On evening, Hayden Starr returned home and found his neighbors partying. He lived in an apartment complex in Canberra, with only one other unit on his floor, his front door only “a yard” from his. Eager to know who lived there, he invited himself there.
âI grabbed a cheap bottle of wine that I had dragged in, walked in and saw this lovely, lovely girl,â he says. âAnd that’s how I met Sophie. It was her birthday, but we ended up spending hours chatting and she tells me all these crazy stories. After that I was like ‘Oh man, there’s something about this girl. There is something about this neighbor of mine.
The cute encounter was followed by an equally romantic courtship show: the couple spent weeks hanging out as “just friends” before finally closing their lips. A few months later, Sophie moved to Melbourne and the relationship ended. But when the feelings were not gone, she flew on Valentine’s Day, aboard a private plane, in a grand romantic gesture that resulted in a tearful reunion at the airport (they are “not rich,” Starr denies, she just had a friend pilot who flew out this weekend.)
Sophie eventually returned to Canberra to be with Starr. So, has he ever worried that dating a neighbor would blow up in his face? âThis idea never crossed my mind,â he says. âI was like ‘I really love this girl.’ I trusted him so much.
But not all romance over the fence works as well as theirs. A woman told me that at an old address, she slept with two people on her street, and another one a block away, forcing her to dress every time she had to go to the supermarket.
Another matched a man on Tinder who told her on their date that she looked ‘familiar’ – he turned out to be the driver of the bus she took to work every morning. . When things didn’t work out, she started taking the train. Several friends regaled me with horror stories about adventures with men in their neighborhood, only to spot them later in local hangouts – with other women.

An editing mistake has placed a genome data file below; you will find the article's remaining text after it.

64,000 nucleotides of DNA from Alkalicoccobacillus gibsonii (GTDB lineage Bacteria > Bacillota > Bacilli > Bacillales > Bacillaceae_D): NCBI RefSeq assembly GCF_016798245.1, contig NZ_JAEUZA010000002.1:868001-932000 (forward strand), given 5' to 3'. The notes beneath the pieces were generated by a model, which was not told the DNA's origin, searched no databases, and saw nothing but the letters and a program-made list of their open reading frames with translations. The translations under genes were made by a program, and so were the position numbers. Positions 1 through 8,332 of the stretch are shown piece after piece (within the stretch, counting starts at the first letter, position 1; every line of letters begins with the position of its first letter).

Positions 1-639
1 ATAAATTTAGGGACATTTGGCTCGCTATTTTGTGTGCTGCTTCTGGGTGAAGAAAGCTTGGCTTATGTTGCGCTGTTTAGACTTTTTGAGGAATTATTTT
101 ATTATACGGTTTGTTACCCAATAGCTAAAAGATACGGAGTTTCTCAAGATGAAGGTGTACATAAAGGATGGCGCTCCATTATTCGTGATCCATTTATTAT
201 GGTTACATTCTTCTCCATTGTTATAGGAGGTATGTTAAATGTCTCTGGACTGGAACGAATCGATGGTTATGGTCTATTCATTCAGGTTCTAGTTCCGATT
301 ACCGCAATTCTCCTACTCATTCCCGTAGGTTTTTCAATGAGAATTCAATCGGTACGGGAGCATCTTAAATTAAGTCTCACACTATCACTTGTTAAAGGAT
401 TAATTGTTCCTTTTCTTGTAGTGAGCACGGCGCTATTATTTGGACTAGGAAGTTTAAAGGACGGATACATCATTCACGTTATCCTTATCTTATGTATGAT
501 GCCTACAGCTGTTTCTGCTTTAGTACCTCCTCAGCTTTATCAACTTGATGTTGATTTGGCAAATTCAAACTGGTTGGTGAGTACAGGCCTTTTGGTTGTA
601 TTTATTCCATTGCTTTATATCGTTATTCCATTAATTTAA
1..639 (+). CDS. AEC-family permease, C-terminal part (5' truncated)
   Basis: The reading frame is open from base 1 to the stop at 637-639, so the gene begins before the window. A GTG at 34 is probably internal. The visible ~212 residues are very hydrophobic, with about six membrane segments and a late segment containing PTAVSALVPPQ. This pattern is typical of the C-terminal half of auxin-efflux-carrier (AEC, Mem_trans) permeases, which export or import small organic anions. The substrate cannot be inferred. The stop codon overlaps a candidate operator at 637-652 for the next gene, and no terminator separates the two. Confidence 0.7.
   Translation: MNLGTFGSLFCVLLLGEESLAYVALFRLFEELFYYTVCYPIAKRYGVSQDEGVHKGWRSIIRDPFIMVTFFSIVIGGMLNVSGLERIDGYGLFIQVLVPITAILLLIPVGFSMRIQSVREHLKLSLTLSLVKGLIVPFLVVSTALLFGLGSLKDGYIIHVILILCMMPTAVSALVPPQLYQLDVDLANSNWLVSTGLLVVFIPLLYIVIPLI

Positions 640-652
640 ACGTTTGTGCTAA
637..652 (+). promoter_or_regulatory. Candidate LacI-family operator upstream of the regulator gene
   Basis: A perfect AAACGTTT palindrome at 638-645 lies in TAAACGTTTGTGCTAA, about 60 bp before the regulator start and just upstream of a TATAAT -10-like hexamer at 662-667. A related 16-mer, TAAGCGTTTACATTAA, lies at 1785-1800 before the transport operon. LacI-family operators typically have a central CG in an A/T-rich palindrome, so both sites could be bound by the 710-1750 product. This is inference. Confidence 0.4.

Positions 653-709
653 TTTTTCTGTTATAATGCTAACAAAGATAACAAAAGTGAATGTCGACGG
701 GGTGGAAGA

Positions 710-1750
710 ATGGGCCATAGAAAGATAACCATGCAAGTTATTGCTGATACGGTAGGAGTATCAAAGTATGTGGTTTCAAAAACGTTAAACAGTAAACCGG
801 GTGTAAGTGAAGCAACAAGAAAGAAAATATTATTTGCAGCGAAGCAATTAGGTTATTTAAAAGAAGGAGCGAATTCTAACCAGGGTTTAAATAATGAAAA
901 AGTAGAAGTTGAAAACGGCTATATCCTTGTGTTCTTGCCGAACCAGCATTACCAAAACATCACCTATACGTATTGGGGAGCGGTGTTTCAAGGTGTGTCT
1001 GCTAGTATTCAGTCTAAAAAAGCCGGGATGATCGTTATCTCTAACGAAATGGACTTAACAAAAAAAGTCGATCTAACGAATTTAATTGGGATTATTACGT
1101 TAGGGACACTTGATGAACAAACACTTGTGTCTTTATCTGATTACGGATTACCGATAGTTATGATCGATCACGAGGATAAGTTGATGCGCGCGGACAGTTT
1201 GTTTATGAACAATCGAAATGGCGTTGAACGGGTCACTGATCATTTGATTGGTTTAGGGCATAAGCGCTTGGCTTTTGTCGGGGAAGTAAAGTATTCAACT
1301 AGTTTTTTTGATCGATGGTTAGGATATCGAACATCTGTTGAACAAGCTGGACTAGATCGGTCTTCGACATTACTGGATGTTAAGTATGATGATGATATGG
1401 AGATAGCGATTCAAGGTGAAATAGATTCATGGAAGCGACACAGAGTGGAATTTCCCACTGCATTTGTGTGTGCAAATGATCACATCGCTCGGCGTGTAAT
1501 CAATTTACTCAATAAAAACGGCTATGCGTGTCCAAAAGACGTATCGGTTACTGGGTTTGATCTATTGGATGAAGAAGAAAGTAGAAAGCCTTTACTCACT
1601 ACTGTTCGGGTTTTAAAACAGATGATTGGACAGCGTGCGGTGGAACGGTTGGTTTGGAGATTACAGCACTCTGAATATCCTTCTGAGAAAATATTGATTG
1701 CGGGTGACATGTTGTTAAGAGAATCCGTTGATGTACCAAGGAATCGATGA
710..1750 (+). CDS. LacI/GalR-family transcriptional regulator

Falling in love with a neighbor is a high-risk but potentially very rewarding gamble – do it right and you could have a marriage of love and convenience. If you’re wrong, with every brew of coffee comes the possibility of a difficult encounter.
But that’s also not an uncommon scenario – after all, we’re more likely to meet the people we share cafes and trails with. This is how it turned out for Nola James, who dated someone on her street over a decade ago in Hobart.
âI finished work at the same time every day, so at five past five I was still walking up the street,â she says. “I later found out that he would strategically take his trash to the trash can in the front. [when I was walking home] so he can smile and greet me. Over time he had the courage to say hello and then we started to chat and he asked me if I wanted to go for coffee.
“It was a really nice, normal cutie story.”
The couple dated for three or four of the most opportune months in James’ life. âIf you forget something or decide to go home in the middle of the night, you can really go downstairs,â she says. They eventually broke up, but James doesn’t remember being particularly afraid of crossing paths. “Hobart is a super small place and we’re all used to meeting our exes no matter how close you live to each other.”